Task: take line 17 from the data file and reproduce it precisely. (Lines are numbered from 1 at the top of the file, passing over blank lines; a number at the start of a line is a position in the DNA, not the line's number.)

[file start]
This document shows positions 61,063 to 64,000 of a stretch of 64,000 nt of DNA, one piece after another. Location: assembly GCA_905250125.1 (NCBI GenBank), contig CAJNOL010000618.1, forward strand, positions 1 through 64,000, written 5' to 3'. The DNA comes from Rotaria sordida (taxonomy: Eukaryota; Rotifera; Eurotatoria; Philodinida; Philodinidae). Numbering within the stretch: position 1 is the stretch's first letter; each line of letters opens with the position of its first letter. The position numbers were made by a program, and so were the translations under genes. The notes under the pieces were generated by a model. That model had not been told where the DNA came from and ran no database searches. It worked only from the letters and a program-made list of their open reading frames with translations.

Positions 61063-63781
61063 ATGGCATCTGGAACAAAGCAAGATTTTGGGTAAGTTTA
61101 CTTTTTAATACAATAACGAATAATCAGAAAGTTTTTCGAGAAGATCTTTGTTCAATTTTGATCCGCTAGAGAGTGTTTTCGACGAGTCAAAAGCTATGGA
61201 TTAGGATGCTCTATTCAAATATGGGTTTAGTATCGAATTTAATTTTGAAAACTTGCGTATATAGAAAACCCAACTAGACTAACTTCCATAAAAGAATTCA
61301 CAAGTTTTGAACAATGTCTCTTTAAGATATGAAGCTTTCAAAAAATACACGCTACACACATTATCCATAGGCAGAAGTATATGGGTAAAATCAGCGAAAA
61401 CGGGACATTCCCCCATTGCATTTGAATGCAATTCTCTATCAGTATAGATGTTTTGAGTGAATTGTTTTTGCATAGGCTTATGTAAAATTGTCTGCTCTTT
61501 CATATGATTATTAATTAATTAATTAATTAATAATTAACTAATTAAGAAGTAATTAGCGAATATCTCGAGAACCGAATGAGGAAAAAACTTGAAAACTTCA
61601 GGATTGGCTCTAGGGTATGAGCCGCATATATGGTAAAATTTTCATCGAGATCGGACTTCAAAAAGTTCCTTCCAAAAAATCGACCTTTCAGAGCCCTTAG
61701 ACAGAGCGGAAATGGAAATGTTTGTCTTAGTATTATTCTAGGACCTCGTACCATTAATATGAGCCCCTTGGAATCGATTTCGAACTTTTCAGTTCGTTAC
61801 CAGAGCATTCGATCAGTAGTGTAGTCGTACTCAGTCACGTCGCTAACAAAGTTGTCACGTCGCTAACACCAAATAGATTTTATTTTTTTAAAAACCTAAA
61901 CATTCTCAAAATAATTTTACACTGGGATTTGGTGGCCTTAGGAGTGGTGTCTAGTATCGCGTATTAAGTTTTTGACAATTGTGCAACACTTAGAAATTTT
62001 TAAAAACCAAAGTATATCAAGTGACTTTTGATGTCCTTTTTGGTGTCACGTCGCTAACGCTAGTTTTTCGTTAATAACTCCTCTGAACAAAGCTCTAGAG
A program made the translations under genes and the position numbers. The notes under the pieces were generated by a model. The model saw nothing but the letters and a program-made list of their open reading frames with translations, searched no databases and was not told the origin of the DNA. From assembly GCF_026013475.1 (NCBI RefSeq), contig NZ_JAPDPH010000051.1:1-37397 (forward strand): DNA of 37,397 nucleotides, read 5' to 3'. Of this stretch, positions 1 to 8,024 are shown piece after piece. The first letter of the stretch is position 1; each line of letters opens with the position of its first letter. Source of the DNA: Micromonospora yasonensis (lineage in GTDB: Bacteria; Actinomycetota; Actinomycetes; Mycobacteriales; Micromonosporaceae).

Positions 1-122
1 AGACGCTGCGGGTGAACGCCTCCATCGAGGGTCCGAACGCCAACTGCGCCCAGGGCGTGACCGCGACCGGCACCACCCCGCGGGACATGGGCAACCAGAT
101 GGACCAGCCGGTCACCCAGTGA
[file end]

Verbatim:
101 GGACCAGCCGGTCACCCAGTGA